Learning is not a spectator sport. Learning requires discussion, engagement and debate, all while actively looking back on experiences and interacting with others.
Katherine Dowdell, District Chair for Social and Behavioral Sciences at Des Moines Area Community College, knows how difficult it can be to encourage students to engage in their education. Katherine began her tenure teaching online courses after volunteering for the role never having previously done it. Seven years later, she’s now coaching colleagues on how to be successful online.
Katherine’s tip on getting student’s engaged? Set up an engagement triple play. Online classrooms can facilitate student engagement in new and different ways than in-person training. With online learning: 1. Students engage with instructors. 2. Students engage with content. 3. Students engage with one another.
58% of faculty members say that the growth of online education makes them more fearful than excited. Originally, Katherine wasn’t sure that her students were “getting it.” Her fears subsided, though, and she’s helped us put together an Instructor’s Field Guide titled, 5 Ways to Get Started with the Online Classroom.
You’ve already embraced the idea of using technology in the classroom. And hopefully your school uses an online learning solution like Blackboard Learn or Blackboard Collaborate to connect with students anytime, anywhere. After all, the data suggests today’s students are adopting technology at dizzying speeds. Here are three things to help you make the most of tech in the classroom inspired by some top education technology bloggers.
#1: According to the 21st Century Principal, educators need to be savvy about going beyond test scores as a measurement of successful tech implementation. “Test scores provide valuable information but they are not the only measure of effectiveness. School leaders who always want to know, ‘Will it increase test scores?’ aren’t really interested in successful technology infusion and tech implementation anyway.” Using technology builds life-skills that set students up for long-term success.
One of the highest levels of education achievement is receiving your doctorate. As we are all aware, Doctors are experts in their field of study. They are often called on for expert reviews and feedback on questions related to their field. Believe it or not, even Blackboard has “Doctors” available to provide you with their expertise on one subject: Blackboard.
Ask The Doctors (formerly Ask Dr. C for the fans out there) is a discussion forum for any and all technical and pedagogical questions relating to Blackboard Learn and now Blackboard Collaborate. Your questions are reviewed and carefully answered by a team of “Doctors” with over 115 years of combined hands-on experience working with these Blackboard products. This hand selected group of seven experts is chock-full of knowledge from their professional experiences as Instructional Technologists, System Administrators, and Directors of Instructional Design.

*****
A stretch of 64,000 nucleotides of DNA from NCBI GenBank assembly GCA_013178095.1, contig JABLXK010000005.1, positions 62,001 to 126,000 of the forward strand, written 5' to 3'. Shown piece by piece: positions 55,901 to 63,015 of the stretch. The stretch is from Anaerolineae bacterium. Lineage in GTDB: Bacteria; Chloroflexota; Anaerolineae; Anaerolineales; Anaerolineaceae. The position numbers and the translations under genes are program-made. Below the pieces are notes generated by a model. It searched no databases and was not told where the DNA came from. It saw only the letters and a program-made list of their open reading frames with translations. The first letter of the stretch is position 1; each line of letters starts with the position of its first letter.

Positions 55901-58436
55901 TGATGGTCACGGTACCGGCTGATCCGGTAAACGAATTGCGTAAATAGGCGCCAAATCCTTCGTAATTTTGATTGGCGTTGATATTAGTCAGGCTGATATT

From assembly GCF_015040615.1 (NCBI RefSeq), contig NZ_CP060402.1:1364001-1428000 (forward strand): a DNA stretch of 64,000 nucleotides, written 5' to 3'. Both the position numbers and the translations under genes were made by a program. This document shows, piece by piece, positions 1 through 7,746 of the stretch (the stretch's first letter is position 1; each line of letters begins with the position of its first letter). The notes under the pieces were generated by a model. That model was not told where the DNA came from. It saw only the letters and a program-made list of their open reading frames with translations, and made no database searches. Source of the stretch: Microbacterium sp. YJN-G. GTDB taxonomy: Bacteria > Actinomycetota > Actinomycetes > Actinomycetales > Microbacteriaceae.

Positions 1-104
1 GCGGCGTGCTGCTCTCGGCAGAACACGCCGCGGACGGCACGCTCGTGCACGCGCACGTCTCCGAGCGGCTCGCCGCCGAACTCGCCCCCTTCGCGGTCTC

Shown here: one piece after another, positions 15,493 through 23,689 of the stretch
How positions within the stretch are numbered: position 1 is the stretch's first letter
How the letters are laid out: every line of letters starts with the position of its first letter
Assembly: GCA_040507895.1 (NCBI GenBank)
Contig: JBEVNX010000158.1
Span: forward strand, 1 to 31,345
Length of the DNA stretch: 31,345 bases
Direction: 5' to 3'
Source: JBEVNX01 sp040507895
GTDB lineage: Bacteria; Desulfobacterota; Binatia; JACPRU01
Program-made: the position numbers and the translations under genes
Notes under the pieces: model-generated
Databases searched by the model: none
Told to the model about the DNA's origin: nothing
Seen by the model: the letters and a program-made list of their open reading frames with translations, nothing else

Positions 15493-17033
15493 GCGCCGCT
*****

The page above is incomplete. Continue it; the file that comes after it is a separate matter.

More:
Next time you have a question about Blackboard Learn or Blackboard Collaborate, search the wealth of knowledge on Ask The Doctors or just post your question on to the forum. The “Doctors” are listening.
Visit our website to meet the Doctors for Blackboard Learn and our two new Doctors for Blackboard Collaborate. Or head straight to the forum at discussions.blackboard.com
As part of our ongoing efforts to keep our clients informed about important updates related to the security of the Blackboard Learn™ platform, I’d like to update all of you in our client community with a quick snapshot of some meaningful security enhancements recently released and coming in early Q1.
I encourage clients not already on Service Pack 8 or higher to make plans to upgrade so you can take advantage of strengthened security safeguards and patches. Our Managed Hosting team implements Security Best Practices as part of the standard procedures. If you are a Self Hosted client and have any questions about Security Best Practices for your Blackboard Learn system, please feel free to contact Client Support for assistance.
Take a chance; don’t worry about what could go wrong.
So often, we worry about what could go wrong when trying new methods at reaching our students. Problem is, our students have changed. No longer can we stand in front of the classroom and lecture for 50 minutes. No longer can we simply upload a slide deck and expect our students to simply ingest the information. They want to be engaged and part of the learning process.